Building an EVE Empire: Part Three
Building an EVE Empire: Part Three
In part three of Building an EVE Empire, EVE Online correspondent Sam Guss takes a look at the importance of sovereignty in ruling 0.0 space.
The third rule of our thought experiment in building a vast Eve empire is the Rule of Sovereignty. As we all found out a couple of weeks back, the loss of sovereignty can literally kill off an Eve empire in a simple stroke. Sovereignty is what gives you a home in 0.0 and should be defended at all costs. When building your empire, you want to ensure that you can keep control of the systems that you are in and expanding into. Part of this mechanic has a very real consequence; you gain sovereignty in such systems. It is important that the members of the empire know that with this sovereignty comes responsibility. The responsibility to protect it is foremost but also utilizing these systems is important as well. Each system should be providing something for the Empire at large, whether as a base of operations, an economic stronghold, or even a chokepoint to defend from. None of the systems that you have sovereignty in should be "empty" systems. There needs to be a basic need fulfilled at each of your sovereign systems, whether it is for mining moon minerals, or perhaps belt ratting, or even perhaps a front line system for future war efforts. An empty system is one that won't be defended as vigorously as one that has something to lose. An "empty" system means there is nothing there worth fighting for. If an empire has too many empty systems, then the members of that empire have no idea how important each system is. By having an importance labeled to every system with sovereignty then the members have a personal stake in the systems they find themselves in the most. It comes down to people protect more vigorously that which they perceive as theirs. This means that if you have systems that are not worth anything to you, rent them out! By being charitable with such systems, you expand your influence and power of your Empire.
For sure, you will want to impose limitations, such as no more than 1 or 2 POS's in the system and everyone in your empire must be marked blue. Notice that while this means they may not be a part of that Empire, in truth they are. For they are under the influence and power of the Empire they rent from. An empires influence is more than just sovereignty though. Economically it needs to be the top if not only producer of goods within those systems. Whenever and wherever you can, you will want 100% of your marketing goods to be made by players within the empire, versus shipping them in from other agencies (with regards to perhaps those things made by NPC corporations). This means you want to aim for 0% importation of goods and services into your sovereign space. Likewise you want to aim for 100% export to actually circle back into members of your Empire versus those outside of it. Especially in terms of weapons, ships, etc that would be considered an asset to other alliances. By controlling the empires economics this way you are ensuring that you have a self sufficient Empire and that you are not providing the enemy with anything they can in turn use against you. It goes without saying that the larger your empire is in terms of systems, the more pilots that are needed. There is no fast and sure numbers to put here, as in how many pilots per system you should aim for. The only thing you need to take into account as your empire grows, is to grow at a steady but moderate pace. In this manner you will know when you have reached a current limitation on how much space you can adequately defend and know when you need to encourage more recruiting or perhaps leasing space to other alliances or corporations. I suggest dealing with corporations only versus alliances, unless it is a small alliance. In this manner you are in a better position to bring them into your Empire and also to limit the influence your leasers have. In other words, use a leased system as a bargaining chip to expand your Empires control and influence.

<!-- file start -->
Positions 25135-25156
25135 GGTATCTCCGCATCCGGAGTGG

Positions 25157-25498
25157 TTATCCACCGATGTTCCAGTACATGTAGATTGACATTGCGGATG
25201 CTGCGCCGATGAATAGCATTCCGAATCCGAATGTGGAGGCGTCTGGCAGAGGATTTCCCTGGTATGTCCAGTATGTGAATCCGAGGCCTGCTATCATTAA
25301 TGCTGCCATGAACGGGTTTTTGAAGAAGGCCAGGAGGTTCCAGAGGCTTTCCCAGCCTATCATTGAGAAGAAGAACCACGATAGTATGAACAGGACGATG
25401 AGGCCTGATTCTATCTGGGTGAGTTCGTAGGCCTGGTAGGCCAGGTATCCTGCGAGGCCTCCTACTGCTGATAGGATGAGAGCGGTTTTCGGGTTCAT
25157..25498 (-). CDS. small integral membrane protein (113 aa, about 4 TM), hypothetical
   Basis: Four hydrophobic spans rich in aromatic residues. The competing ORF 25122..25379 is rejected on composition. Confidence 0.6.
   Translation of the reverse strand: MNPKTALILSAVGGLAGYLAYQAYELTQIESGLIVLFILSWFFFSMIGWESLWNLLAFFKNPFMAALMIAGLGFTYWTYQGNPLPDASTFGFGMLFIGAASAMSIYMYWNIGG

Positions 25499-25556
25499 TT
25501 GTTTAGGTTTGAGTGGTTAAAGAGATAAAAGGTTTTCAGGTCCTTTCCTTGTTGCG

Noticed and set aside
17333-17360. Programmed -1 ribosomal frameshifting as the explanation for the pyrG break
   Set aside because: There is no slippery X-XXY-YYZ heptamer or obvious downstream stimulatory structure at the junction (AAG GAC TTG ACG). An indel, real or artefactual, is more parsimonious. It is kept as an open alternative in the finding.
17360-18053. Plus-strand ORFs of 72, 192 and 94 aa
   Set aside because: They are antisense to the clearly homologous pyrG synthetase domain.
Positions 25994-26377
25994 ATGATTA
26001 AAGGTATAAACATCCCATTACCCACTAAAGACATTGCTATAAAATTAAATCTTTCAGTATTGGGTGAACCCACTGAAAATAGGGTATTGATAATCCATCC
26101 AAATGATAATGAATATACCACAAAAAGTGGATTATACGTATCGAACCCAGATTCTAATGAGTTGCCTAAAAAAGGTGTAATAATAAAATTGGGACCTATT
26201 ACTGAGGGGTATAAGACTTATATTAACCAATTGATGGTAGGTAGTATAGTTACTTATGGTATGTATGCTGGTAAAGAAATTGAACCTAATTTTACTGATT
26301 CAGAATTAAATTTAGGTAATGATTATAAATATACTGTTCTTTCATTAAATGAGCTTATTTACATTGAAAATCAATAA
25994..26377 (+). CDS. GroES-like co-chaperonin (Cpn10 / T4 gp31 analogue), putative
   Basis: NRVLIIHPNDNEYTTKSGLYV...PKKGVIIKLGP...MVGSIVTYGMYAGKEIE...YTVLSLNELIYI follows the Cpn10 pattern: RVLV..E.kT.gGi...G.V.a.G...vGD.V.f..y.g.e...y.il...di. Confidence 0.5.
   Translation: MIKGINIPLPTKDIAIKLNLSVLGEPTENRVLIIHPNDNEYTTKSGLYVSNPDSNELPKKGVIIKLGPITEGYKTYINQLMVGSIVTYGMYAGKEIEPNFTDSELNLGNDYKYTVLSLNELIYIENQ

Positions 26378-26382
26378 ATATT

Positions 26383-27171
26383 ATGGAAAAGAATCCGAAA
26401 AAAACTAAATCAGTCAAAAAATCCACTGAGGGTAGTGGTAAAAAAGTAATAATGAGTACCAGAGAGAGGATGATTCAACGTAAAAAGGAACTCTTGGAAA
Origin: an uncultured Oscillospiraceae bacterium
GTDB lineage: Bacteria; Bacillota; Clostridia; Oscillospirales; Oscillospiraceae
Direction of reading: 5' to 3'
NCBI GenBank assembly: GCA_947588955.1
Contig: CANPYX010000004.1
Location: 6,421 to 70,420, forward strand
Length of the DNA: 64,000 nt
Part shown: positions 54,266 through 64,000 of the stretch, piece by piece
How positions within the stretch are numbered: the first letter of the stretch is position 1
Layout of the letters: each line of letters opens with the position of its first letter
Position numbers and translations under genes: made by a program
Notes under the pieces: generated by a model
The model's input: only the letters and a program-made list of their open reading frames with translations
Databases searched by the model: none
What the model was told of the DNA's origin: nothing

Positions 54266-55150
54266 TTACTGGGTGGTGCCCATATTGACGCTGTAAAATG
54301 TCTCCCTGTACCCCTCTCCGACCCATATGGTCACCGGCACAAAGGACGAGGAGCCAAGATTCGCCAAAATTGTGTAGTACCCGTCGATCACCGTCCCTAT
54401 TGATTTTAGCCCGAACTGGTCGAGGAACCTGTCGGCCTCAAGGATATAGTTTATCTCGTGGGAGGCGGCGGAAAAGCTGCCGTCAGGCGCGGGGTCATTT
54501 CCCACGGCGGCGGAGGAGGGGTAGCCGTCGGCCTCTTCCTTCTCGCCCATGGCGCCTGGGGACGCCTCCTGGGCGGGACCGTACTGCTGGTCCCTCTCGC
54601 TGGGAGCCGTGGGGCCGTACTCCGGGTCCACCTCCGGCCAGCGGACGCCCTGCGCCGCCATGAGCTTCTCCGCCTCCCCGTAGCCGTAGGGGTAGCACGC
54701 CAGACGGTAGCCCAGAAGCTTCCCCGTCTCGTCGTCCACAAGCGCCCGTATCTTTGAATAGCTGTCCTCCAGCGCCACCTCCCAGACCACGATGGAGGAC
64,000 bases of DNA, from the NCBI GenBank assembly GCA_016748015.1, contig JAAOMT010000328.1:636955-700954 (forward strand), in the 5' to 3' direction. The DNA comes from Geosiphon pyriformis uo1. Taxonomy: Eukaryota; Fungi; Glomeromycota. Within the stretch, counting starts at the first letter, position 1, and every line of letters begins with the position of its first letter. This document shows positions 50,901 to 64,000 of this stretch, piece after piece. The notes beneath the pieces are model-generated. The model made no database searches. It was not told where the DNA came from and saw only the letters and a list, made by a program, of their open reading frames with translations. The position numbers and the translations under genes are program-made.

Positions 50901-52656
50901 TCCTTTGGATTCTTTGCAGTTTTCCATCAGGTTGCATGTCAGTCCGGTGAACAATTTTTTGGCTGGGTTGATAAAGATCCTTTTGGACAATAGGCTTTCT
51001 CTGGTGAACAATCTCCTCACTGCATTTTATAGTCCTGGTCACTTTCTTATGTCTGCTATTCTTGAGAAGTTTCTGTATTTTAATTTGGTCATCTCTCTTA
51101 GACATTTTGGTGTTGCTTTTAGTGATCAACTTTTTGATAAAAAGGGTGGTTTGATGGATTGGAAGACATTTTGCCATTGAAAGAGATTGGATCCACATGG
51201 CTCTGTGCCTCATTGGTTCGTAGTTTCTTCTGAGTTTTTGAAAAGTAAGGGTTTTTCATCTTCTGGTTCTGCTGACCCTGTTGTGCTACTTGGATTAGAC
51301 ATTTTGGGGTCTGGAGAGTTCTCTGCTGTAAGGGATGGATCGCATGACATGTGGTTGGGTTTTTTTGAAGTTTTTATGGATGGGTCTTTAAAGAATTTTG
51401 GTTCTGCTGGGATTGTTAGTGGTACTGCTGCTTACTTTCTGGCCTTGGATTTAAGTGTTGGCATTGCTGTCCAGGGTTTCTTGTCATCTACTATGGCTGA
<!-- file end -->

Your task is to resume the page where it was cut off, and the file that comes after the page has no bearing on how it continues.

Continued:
There are some negatives that come with this rule. The biggest is that once you claim territory you WILL become a target for other alliances and empire builders out there. All of these rules work in tandem to each other, so you shouldn't be claiming sovereignty until you can meet the other rules as well. Once you start claiming space you will be in a state of constant preparation for war. Either because other empires will try to take what is yours, or you will try to take what is theirs. The other negative that comes with this rule is that once you start down this path, to lose is to hurt your empire seriously – even to the point of crippling it. The BoB situation for example. They are still a force, but no longer the major threat it once was. Why? The fall from sovereignty is that high. Next time we will discuss Rule 4: The Rule of the Onion.